Sidney Crosby’s gold-medal winning, overtime goal against the United States is Metro Vancouver’s newsmaker of the year for 2010.
The goal, arguably the biggest of Crosby’s career, slammed an exclamation point onto the end of the 2010 Vancouver Olympics, the most exciting event in the city’s history.
For two weeks in February, Vancouver was on display to millions around the world. And though they began with tragedy (the death of Georgian luger Nodar Kumaritashvili) and embarrassment (a mechanical failure caused one of the Olympic cauldron’s arms to remain slumbering in the floor of B.C. Place), by the end, the Games had exploded into a wave of red-draped patriotism and joy that swept through the city.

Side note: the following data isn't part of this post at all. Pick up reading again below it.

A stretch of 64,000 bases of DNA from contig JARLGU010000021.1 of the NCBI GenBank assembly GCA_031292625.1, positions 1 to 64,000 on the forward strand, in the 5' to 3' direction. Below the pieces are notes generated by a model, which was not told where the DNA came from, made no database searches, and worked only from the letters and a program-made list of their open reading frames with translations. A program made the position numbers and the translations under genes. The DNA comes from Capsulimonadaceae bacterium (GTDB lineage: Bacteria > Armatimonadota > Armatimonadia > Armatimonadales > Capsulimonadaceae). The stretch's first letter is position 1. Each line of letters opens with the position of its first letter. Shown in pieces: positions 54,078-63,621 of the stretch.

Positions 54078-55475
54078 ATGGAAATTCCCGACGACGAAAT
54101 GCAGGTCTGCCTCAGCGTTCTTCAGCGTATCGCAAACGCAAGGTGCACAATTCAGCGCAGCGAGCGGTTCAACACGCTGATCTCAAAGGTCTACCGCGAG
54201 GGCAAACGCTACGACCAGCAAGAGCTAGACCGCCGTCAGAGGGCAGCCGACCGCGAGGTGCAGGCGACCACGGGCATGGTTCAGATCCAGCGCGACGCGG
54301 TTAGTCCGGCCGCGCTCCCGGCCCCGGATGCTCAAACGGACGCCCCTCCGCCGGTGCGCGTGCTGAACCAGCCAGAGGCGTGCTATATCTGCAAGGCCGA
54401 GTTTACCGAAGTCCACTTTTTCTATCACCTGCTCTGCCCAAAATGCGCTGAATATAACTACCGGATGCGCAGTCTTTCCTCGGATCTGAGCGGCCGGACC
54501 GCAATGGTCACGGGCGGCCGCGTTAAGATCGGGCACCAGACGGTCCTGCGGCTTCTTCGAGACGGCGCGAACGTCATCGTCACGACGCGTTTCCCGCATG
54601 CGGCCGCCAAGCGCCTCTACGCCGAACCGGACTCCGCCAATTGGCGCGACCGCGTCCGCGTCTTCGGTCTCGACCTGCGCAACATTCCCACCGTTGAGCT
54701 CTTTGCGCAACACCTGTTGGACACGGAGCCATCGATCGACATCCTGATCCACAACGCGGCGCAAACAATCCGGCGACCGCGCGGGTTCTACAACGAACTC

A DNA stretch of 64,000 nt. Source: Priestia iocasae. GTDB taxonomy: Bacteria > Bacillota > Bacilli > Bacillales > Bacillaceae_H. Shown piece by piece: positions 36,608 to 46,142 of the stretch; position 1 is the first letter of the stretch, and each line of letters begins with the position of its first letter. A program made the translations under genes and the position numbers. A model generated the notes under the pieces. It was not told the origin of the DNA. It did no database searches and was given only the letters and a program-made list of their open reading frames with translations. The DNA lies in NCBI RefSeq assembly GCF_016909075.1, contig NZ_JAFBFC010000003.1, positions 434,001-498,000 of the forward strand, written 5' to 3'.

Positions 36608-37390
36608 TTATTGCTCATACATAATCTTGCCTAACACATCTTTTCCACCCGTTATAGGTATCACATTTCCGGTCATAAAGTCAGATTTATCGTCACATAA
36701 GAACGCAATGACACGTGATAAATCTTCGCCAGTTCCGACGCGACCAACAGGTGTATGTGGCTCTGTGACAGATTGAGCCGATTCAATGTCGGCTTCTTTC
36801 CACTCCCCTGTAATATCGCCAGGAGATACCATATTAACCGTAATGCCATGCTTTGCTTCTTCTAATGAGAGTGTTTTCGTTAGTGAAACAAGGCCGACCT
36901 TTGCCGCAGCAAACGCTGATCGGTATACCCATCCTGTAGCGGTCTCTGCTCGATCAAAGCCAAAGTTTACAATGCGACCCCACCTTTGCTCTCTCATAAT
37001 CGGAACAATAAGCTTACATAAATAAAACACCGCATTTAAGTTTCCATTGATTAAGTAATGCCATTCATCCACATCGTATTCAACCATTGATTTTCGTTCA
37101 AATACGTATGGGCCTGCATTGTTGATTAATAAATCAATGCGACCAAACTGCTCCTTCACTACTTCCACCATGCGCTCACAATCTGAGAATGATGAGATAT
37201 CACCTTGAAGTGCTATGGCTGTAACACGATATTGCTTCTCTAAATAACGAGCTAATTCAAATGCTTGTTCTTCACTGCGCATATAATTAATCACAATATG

Nowhere was that patriotism more apparent than Robson and Granville streets, where hordes of screaming, flag-waving, face-painted Canadians gathered to scream on their country’s success. An estimated 150,000 people poured onto downtown streets as the winning goal ignited the biggest street party the city has ever seen.
Across the country, 22 million Canadians (about two-thirds of the country’s population) watched as Crosby took a pass from a falling Jarome Iginla and snapped it past goaltender Ryan Miller to beat the Americans 3-2 in overtime.
Ironically, Crosby was one of the few Canadians that didn’t see the puck go in the net.
“I just shot it and didn’t see it after that,” Crosby told reporters in a post-game scrum.
“I dreamed of this moment,” he said. “It’s pretty incredible.”